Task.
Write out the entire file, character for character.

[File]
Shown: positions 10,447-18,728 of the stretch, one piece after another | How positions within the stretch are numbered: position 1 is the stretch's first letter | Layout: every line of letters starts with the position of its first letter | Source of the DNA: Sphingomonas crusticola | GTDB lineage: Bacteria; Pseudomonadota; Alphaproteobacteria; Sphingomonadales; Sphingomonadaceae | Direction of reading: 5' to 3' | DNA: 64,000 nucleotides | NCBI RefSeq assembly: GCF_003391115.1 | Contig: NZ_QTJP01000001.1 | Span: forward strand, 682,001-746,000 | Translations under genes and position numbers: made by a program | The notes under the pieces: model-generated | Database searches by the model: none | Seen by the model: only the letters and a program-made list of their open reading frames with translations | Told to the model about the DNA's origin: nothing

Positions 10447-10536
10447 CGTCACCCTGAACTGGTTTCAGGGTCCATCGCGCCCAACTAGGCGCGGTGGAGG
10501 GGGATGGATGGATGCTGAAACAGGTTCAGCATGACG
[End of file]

Shown: positions 10,447-18,728 of the stretch, one piece after another | How positions within the stretch are numbered: position 1 is the stretch's first letter | Layout: every line of letters starts with the position of its first letter | Source of the DNA: Sphingomonas crusticola | GTDB lineage: Bacteria; Pseudomonadota; Alphaproteobacteria; Sphingomonadales; Sphingomonadaceae | Direction of reading: 5' to 3' | DNA: 64,000 nucleotides | NCBI RefSeq assembly: GCF_003391115.1 | Contig: NZ_QTJP01000001.1 | Span: forward strand, 682,001-746,000 | Translations under genes and position numbers: made by a program | The notes under the pieces: model-generated | Database searches by the model: none | Seen by the model: only the letters and a program-made list of their open reading frames with translations | Told to the model about the DNA's origin: nothing

Positions 10447-10536
10447 CGTCACCCTGAACTGGTTTCAGGGTCCATCGCGCCCAACTAGGCGCGGTGGAGG
10501 GGGATGGATGGATGCTGAAACAGGTTCAGCATGACG